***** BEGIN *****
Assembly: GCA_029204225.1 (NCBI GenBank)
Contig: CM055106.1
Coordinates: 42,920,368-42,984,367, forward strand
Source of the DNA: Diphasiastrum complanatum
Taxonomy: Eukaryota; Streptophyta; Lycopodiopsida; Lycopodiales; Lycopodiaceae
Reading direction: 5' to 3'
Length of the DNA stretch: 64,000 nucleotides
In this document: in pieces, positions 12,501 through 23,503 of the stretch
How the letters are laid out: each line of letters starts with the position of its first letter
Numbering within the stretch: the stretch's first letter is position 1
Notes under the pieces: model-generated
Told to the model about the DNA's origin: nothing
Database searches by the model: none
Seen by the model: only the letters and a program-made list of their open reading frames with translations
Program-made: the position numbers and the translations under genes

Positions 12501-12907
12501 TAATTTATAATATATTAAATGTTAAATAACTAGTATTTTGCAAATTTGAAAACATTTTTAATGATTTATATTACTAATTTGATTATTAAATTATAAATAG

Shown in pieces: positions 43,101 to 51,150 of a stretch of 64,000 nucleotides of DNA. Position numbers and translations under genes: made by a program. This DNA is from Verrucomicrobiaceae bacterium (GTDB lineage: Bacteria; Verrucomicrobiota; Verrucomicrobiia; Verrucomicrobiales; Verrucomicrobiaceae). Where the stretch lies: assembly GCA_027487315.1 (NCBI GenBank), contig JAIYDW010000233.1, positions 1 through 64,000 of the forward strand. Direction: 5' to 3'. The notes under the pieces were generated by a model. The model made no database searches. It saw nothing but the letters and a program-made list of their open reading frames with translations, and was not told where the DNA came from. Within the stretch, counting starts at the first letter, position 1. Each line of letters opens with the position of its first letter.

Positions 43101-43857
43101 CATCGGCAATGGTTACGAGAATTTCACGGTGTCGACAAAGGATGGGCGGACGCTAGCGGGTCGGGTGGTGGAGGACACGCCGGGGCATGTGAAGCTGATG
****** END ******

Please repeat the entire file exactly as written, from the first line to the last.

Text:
Assembly: GCA_029204225.1 (NCBI GenBank)
Contig: CM055106.1
Coordinates: 42,920,368-42,984,367, forward strand
Source of the DNA: Diphasiastrum complanatum
Taxonomy: Eukaryota; Streptophyta; Lycopodiopsida; Lycopodiales; Lycopodiaceae
Reading direction: 5' to 3'
Length of the DNA stretch: 64,000 nucleotides
In this document: in pieces, positions 12,501 through 23,503 of the stretch
How the letters are laid out: each line of letters starts with the position of its first letter
Numbering within the stretch: the stretch's first letter is position 1
Notes under the pieces: model-generated
Told to the model about the DNA's origin: nothing
Database searches by the model: none
Seen by the model: only the letters and a program-made list of their open reading frames with translations
Program-made: the position numbers and the translations under genes

Positions 12501-12907
12501 TAATTTATAATATATTAAATGTTAAATAACTAGTATTTTGCAAATTTGAAAACATTTTTAATGATTTATATTACTAATTTGATTATTAAATTATAAATAG

Shown in pieces: positions 43,101 to 51,150 of a stretch of 64,000 nucleotides of DNA. Position numbers and translations under genes: made by a program. This DNA is from Verrucomicrobiaceae bacterium (GTDB lineage: Bacteria; Verrucomicrobiota; Verrucomicrobiia; Verrucomicrobiales; Verrucomicrobiaceae). Where the stretch lies: assembly GCA_027487315.1 (NCBI GenBank), contig JAIYDW010000233.1, positions 1 through 64,000 of the forward strand. Direction: 5' to 3'. The notes under the pieces were generated by a model. The model made no database searches. It saw nothing but the letters and a program-made list of their open reading frames with translations, and was not told where the DNA came from. Within the stretch, counting starts at the first letter, position 1. Each line of letters opens with the position of its first letter.

Positions 43101-43857
43101 CATCGGCAATGGTTACGAGAATTTCACGGTGTCGACAAAGGATGGGCGGACGCTAGCGGGTCGGGTGGTGGAGGACACGCCGGGGCATGTGAAGCTGATG